RNs - Fiji

warning: Creating default object from empty value in /home/wbumpus6/public_html/seachange/modules/taxonomy/taxonomy.module on line 1364.

Nurses, medics back NCD Week

Fiji Times, November 7, 2005

The Fiji Nurses and the Fiji Medical associations have expressed support for the Non-Communicable Disease Week, urging health officials to be the first to practice healthy living.

Nursing secretary secretary Kuini Lutua said members were encouraged to practice healthy eating and living in their workplaces.

"Nurses have always been asked to eat healthily in their workplaces so they can be seen as good examples," she said.

"It would be good if the municipal councils built more recreational parks and walkways to be used people for safe walking and recreational activities," she said.

FMA president Dr Jona Senilagakali said they supported the NCD Week but it would take great willpower to eat healthily but the result would be rewarding.

"Healthy living and eating is the way to go for the future because a healthy population means money which allocated for hospital services could then be directed to other areas," he said.

$147m allocated for health ministry

fijivillage, November 4, 2005

The health ministry has been allocated $147 Million dollars in the 2006 budget.

$2.2 million of that sum will be going into the upgrade of health centres and nursing stations around the country while $500,000 being allocated for the combat of HIV/AIDS.

$825,000 has been allocated for the support of other preventative health programmes which includes non-communicable diseases.

The grooming of future nurses has also been a priority with $150,000 set aside for a new nursing school in Lautoka. ... $147m

Zinck and police on different strike pages

Fiji Times, October 4, 2005

The Office of the Director of Public Prosecutors should stop playing games and seriously look at the files handed to them on investigations into illegal strikes, Labour Minister Kenneth Zinck said.

He said the DPP's Office was yet to lay any charges relating to the illegal nurses' strike in August because they wanted to maintain their independence.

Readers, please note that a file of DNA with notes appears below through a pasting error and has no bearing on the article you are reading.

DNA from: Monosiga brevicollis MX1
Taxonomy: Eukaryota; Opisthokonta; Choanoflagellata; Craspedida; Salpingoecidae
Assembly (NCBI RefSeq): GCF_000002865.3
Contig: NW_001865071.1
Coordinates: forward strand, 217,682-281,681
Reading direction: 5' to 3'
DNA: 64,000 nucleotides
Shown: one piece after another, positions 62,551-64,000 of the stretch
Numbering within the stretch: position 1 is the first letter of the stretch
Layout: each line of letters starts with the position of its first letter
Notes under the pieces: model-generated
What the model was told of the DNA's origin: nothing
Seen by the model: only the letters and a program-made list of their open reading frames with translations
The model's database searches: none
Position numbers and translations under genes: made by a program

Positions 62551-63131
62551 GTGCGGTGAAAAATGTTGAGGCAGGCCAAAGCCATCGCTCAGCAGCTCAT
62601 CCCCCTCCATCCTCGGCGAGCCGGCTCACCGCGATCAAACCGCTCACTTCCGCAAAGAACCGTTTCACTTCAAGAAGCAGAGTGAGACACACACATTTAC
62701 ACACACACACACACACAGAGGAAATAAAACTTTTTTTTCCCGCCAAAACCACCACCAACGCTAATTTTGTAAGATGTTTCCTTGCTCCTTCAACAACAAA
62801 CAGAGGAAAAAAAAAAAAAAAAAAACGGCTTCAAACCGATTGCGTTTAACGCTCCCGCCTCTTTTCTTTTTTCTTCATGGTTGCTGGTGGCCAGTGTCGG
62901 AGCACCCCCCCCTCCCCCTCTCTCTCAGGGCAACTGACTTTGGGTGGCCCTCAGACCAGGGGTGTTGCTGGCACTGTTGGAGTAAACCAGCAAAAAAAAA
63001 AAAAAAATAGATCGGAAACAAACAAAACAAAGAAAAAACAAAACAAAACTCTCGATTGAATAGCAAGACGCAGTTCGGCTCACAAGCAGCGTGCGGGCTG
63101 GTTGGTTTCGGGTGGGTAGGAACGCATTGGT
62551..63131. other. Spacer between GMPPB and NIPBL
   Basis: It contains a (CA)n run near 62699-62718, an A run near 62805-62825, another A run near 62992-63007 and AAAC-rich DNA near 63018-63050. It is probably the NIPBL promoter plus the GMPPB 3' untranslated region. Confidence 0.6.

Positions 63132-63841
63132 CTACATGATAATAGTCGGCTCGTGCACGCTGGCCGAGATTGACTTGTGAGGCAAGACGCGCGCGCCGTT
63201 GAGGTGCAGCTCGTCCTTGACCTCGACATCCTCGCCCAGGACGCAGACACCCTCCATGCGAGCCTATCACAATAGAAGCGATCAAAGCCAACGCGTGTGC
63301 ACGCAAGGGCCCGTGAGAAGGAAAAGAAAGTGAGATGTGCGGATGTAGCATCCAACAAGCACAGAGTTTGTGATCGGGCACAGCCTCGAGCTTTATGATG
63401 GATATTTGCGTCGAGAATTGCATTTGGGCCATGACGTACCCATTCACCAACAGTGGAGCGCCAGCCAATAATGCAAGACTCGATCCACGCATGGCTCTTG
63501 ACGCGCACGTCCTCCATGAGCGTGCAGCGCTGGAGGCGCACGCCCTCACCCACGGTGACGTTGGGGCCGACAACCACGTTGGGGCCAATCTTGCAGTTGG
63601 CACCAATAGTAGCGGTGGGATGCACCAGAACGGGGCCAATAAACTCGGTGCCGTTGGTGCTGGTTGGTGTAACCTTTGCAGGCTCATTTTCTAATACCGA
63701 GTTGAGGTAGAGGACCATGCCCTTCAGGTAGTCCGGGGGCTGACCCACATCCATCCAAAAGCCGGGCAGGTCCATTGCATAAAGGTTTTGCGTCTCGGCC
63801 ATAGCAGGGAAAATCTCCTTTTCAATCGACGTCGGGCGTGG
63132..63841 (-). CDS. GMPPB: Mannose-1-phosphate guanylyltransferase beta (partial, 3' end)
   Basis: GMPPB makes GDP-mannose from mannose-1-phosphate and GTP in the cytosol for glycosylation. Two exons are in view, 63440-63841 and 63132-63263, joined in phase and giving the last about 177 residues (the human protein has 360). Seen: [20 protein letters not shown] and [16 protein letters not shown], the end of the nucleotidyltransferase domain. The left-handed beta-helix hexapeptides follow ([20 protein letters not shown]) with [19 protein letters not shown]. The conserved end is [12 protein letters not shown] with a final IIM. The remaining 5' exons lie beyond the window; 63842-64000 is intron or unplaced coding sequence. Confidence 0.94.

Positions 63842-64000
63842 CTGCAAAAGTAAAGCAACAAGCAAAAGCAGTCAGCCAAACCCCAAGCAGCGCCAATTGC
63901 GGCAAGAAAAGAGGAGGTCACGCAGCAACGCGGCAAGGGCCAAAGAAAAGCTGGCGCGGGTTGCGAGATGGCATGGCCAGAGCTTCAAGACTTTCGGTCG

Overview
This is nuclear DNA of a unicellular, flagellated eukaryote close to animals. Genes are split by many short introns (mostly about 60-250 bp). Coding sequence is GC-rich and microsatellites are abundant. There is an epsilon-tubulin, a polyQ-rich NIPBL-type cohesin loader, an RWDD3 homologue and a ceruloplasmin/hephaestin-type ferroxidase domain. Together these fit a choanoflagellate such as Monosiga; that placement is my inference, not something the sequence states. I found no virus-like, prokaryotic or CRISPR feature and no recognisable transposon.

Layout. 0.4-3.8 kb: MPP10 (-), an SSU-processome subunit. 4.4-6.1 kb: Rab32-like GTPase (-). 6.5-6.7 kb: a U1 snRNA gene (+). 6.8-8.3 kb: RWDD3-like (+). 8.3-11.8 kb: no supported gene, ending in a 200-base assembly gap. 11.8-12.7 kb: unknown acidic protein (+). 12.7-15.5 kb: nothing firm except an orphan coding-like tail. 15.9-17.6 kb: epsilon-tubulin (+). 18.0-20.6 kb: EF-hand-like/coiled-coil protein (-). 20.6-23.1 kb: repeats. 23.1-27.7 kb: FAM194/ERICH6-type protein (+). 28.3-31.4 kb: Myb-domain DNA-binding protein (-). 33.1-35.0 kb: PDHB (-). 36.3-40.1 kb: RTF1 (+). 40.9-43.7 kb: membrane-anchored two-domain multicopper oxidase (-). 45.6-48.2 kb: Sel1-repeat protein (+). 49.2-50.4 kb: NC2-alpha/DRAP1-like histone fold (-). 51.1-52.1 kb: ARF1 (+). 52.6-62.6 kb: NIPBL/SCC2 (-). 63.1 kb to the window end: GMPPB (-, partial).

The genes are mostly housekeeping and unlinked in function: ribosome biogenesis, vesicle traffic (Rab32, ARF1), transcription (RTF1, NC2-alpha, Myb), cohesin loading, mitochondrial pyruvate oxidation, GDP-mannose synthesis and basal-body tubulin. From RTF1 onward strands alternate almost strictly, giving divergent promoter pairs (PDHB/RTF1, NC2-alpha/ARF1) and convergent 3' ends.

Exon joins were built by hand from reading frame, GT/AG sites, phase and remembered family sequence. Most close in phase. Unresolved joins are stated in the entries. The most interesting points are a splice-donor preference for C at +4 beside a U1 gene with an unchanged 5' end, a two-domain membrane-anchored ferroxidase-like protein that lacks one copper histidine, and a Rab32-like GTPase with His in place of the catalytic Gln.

"Our legal officers and the police have managed to investigate the legality of the strike and the report has been given to the DPP's office and they had to see which charges had to placed,” he said.

When asked if there was a possibility that the files had gone missing, Mr Zinck said there was no problem in conducting the investigations again but that it was important to ensure the legality of such strikes was examined.

PSC demands word on nurses' strike

Fiji Times, October 1, 2005

The Public Service Commission will write to the Ministry of Labour demanding an explanation on investigations into the Fiji Nursing Association strike in August.

Chief executive Anare Jale said as employers of civil servants, it was important that the PSC be informed of investigation results.

"The matter is really between the Labour Ministry and the police because the strike was in breach of the Trade Union Act.

"And if nothing has resulted from the investigations, then this is a matter of concern," Mr Jale said.

He said it would be disappointing if no action was taken against the FNA executives who led the strike without the 28 days notice.

"This raises concern that something has got to be done because as the nurses' employers, we expect action to be taken on those responsible," Mr Jale said.

Police hand over files

Fiji Times, September 10, 2005

A file containing details of preliminary investigations into the nurses strike would be sent to the Director of Public Prosecutions by police.

Law enforcers said they had sought advice from the DPP and the Solicitor General's office when investigations into the strike should start.

Police assistant public relations officer, Acting Corporal Prashila Narayan said contents of the preliminary investigations would be sent to the DPP for further advice.